The much expected Nokia – Microsoft
marriage strategic partnership was announced today which has shaken up the smartphone market place a bit. The two firms are proposing to build a new global mobile ecosystem that will challenge the likes of Apple’s iOS and Google’s Android, which are stealing market share from the Finnish & Redmond giants.
Under the new alliance, Nokia would adopt the Windows Phone as its principal smartphone strategy and add additional functions in areas such as imaging. This partnership has lit up Twitter and the blogosphere, and has left many Fandroids fuming, as they were hoping Nokia to choose Android over Windows Phone 7 as their primary smartphone OS.
Why Nokia ditched Android?
During the Q&A session of the just concluded press conference, Stephen Elop, Nokia’s CEO, revealed that Nokia did talk with Google about adopting Android but decided that it “would have difficulty differentiating within that ecosystem” and the “commoditization risk was very high — prices, profits, everything being pushed down, value being moved out to Google which was concerning to us.”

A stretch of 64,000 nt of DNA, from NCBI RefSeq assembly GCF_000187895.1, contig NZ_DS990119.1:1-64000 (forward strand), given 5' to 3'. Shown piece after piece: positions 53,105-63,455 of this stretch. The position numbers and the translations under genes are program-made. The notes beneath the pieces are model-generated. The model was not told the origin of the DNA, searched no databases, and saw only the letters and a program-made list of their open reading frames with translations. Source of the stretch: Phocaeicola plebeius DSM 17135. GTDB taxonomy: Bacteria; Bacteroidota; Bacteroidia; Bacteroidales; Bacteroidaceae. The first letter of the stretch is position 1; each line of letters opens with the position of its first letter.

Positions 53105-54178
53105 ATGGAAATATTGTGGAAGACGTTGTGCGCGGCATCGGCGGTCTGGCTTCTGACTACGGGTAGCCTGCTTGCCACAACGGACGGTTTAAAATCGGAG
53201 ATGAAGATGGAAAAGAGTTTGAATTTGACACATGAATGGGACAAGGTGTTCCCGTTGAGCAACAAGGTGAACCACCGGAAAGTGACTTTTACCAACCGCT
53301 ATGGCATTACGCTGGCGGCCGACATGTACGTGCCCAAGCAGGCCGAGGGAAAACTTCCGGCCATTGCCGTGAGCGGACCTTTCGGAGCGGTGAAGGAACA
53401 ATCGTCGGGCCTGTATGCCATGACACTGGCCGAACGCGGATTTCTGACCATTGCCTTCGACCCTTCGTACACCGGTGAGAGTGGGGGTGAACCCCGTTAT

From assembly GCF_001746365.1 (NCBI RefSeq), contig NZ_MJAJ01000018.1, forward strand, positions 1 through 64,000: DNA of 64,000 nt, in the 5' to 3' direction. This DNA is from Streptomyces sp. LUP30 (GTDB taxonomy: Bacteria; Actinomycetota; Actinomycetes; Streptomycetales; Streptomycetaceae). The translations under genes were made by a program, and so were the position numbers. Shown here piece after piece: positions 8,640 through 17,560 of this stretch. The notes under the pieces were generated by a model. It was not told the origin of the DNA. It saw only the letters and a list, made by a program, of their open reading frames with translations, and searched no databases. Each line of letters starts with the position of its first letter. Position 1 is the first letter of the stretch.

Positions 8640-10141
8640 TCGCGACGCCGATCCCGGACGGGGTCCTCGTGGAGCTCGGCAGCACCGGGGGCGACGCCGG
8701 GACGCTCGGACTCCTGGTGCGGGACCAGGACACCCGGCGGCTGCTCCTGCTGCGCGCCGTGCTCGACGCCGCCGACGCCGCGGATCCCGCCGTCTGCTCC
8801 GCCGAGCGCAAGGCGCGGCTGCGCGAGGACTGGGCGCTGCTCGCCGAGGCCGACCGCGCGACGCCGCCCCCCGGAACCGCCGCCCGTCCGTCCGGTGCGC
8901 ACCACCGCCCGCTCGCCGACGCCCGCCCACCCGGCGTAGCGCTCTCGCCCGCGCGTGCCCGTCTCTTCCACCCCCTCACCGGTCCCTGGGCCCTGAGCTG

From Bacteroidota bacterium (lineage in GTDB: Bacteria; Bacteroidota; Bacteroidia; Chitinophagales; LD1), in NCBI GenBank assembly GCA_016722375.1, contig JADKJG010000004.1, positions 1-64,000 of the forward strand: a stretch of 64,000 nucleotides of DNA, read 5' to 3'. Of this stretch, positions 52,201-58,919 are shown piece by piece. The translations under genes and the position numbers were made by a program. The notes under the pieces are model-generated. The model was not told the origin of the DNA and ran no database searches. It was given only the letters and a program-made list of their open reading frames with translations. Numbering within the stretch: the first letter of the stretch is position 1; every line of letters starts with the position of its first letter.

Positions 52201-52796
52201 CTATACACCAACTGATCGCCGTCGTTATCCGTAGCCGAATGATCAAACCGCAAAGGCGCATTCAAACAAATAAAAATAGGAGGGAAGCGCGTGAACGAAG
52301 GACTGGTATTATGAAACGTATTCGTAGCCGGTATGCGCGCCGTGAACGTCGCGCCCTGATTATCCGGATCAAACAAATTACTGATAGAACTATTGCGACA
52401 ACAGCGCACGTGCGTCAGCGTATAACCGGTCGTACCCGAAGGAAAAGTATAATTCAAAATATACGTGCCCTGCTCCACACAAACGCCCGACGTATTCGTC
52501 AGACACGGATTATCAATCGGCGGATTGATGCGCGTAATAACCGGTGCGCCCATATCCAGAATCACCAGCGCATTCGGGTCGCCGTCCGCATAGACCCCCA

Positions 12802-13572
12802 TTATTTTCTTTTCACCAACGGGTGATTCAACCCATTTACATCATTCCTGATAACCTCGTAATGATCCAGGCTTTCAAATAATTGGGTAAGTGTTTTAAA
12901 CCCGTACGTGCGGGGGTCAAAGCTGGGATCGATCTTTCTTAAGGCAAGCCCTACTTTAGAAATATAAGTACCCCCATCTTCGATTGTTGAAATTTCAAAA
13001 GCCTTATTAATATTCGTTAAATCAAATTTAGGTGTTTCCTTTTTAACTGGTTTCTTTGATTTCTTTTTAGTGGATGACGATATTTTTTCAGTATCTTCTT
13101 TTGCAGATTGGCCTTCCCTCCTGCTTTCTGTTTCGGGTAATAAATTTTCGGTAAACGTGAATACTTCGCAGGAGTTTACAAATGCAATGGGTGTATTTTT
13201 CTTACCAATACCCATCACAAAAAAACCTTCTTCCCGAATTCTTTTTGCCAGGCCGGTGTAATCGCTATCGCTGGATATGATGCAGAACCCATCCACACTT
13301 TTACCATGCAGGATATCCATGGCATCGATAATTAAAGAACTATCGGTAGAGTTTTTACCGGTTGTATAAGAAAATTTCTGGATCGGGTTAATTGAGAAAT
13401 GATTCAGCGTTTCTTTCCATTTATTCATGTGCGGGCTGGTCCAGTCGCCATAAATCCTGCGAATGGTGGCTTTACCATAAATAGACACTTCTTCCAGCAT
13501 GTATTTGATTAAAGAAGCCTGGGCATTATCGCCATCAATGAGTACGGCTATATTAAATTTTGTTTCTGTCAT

This makes perfect sense. Adopting to Android would have made a good short term approach for a company with diminishing sales. But for long term success, any company must have a unique differentiating factor. For Nokia, Symbian was always that differentiating factor. Though, they are known for their above-ordinary hardware design, in smartphone market, a true smartphone OS like Symbian was the unique differentiating factor for Nokia till 2007.
If they went ahead with Android, Nokia would have been reduced to a mere hardware player like LG & HTC. Even Samsung, which doesn’t have a mentionable history when it comes to software, is trying its best with home-brew Bada OS. Nokia has always taken pride for their superior user experience and app-based approach and hence going for Windows Phone makes much better sense.
Why Nokia-Microsoft Partnership is good for us?
We, the consumers, stand a great chance to exploit the situation in the near future. Apple and Google have had taken a real big share in the smartphone space and the outdated Symbian was fundamentally too weak to compete. Windows Phone 7, in-spite of a superior UI, is found lacking in terms of app/developer support.
With Nokia joining hands with Microsoft, expect a real boost to Windows Phone ecosystem on the whole. Nokia would help drive the future of the Windows Phone and contribute its expertise on hardware design, language support and help to bring Windows Phone to a larger range of price points, market segments and geographies.
We have a three-way fight here-on. Google vs Apple vs Nokia-Microsoft. Competition breeds innovation. Innovation breeds Success.